You’re Headed Toward Your Goal — Continuous Profits are Critical
Originally published: 04.01.19 by Ruth King
You’ve launched. You are tracking your progress each month by looking at your financial statements. It’s the slowest time of the year and your profit and loss statement is showing losses.
And, your balance sheet current ratio is declining from month to month (current ratio is current assets divided by current liabilities). Should you be worried?
Many contractors believe and accept that the first quarter is a loss. Then, they spend the rest of the year scurrying to make up for that loss. If the summer is not hot, then the year is a loss.
But, what if you ddn’t lose money in that first quarter or at least broke even in the first quarter? That would make a great start to your year and your journey toward your goals.
Your maintenance clients are the most likely people who will pay attention to your marketing messages at this time of year. They trust your company.
You have helped them experience decreased utility bills, more comfort in their homes and offices, etc.
No one else is paying attention since there isn’t a need for your services — it’s not hot and it’s not cold.
Here are seven ways to help your first quarter be profitable or at least break even:
1. Call your maintenance clients who have not renewed their maintenance plans and didn’t have a heating check. Give them a reason to get it done.
2. Call your customers who have had maintenance checks in the past who are not on a maintenance plan. Give them a reason to have a heating check and to join the maintenance plan.
3. Make a list of all of your maintenance clients and customers whose systems are 10 years old or older. Have a furnace sale. Send them a letter with great reasons to purchase now.
As you do this from year to year, people will begin to expect that they can get great deals on systems at this time of year and will begin to wait until the sale if their system is not broken.
4. Choose a day during these three months to have a sale and let your customers know about it. Some contractors have White Sales, others have “I Love my Customers” Valentines Day Sales, and still others have St. Patrick Day sales (great for Irish owned companies).
These sales usually generate significant sales and cash flow to break the “we lose money in the first quarter” cycle.
5. Have an open house. In slower times of the year, you can “take a long lunch” and invite your clients to a Customer Appreciation Day.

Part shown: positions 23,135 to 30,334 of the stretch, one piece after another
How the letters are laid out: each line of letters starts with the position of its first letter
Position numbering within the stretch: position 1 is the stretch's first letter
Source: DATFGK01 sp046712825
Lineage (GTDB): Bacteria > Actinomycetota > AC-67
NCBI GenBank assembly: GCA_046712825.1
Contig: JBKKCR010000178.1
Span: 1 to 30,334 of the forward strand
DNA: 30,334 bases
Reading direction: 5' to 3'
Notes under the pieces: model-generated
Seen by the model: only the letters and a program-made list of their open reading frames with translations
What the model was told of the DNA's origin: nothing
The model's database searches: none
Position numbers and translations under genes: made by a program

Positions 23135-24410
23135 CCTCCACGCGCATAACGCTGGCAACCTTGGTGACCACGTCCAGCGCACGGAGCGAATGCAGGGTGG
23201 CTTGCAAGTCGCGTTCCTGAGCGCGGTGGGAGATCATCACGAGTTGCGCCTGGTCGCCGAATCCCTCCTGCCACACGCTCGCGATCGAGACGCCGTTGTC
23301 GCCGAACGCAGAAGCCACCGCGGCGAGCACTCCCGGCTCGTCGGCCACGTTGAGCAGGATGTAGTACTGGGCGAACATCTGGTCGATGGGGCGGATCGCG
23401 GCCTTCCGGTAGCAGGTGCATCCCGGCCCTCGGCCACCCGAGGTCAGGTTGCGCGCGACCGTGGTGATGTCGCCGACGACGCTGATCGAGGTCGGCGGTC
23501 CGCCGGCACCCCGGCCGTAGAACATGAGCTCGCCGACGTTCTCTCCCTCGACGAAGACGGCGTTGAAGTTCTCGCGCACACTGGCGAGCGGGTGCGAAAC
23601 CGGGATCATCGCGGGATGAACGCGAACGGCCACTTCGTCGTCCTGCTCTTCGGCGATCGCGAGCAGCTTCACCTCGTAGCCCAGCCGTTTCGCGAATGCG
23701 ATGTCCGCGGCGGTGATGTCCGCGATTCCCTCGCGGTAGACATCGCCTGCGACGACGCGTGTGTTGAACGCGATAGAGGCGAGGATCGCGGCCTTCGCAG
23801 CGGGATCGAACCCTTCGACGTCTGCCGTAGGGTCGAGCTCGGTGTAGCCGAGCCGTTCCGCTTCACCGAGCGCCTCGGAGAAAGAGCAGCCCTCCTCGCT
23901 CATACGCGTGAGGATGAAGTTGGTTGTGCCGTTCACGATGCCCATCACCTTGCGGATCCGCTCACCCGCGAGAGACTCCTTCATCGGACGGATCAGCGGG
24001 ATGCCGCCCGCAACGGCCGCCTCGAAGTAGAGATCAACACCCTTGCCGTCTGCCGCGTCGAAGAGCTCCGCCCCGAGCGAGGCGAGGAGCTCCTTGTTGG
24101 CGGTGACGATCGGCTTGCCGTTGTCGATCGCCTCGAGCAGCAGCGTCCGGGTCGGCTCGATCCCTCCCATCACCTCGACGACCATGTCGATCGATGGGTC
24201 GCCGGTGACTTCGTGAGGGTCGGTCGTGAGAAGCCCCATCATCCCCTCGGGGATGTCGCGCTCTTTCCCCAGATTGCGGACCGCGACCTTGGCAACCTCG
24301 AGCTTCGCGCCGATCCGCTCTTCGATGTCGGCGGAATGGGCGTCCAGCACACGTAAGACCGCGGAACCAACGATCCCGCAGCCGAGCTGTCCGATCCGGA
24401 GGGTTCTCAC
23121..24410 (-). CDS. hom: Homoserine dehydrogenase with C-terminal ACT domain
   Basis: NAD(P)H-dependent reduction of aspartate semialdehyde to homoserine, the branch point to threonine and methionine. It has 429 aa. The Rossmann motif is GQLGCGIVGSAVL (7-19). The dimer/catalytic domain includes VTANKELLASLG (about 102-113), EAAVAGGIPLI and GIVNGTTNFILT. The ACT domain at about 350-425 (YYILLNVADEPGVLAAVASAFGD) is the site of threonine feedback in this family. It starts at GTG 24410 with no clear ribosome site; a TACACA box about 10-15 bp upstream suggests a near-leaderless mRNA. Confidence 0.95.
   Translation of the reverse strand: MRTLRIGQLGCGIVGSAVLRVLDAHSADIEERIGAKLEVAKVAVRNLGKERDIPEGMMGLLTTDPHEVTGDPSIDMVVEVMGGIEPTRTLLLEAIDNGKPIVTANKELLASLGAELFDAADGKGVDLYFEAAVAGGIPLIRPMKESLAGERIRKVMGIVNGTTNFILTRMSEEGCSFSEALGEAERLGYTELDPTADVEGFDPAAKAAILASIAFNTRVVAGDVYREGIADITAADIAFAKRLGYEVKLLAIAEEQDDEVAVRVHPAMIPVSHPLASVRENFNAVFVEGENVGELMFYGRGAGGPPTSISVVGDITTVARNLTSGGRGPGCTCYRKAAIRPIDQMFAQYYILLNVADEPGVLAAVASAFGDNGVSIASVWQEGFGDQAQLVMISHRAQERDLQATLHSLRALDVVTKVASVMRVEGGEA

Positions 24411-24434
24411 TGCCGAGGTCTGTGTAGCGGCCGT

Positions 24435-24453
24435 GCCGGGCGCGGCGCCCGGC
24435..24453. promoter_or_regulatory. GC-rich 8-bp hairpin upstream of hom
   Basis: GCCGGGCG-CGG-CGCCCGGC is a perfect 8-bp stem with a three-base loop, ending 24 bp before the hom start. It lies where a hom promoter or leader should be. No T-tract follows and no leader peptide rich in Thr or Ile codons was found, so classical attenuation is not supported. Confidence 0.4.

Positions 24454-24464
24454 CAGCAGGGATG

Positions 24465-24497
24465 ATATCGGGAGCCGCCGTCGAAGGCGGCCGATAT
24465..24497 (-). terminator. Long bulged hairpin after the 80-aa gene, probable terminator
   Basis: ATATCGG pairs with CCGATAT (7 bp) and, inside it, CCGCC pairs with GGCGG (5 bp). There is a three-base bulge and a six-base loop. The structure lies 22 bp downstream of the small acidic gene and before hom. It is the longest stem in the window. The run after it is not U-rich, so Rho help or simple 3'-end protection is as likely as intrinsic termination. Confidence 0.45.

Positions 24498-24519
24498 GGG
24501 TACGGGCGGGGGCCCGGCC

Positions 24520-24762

They can meet your employees, have lunch, and potentially win door prizes. It’s also their opportunity to see, touch, and ask questions about system efficiencies, indoor air quality products, etc.
If you are like most contractors who hold an open house, this event produces leads and revenues throughout the year.
6. Go through your tickler files. Assuming that your technicians have recorded everything they proposed and the customer said not at this time, you have a list of potential work to do.
Call the customers and get the work done. Some will not want it done. Others will say yes and appreciate that you are thinking about them. You might give them a discount for performing the work during this slower time of the year.
7. Watch the weather. Do not spend money on pay per click advertising at this time of year unless the weather dictates it. People will start looking when the weather gets really hot or cold. Turn it on and turn it off depending on weather.
Make sure that when your technicians are performing maintenances, especially commercial maintenances, they know how much time they have to complete them.
Many times they stretch these times because they sense they do not have much to do that day. This decreases your profitability on those maintenances.
One of the biggest keys to having a break even or profitable first quarter is your attitude. If you sit back, do nothing, and say, “That’s the way it is,” then you will get what you expect. When you plan activities, contact your maintenance clients and customers who have used your company in the past, and execute those plans, you have a greater chance that the first quarter will be at least break even.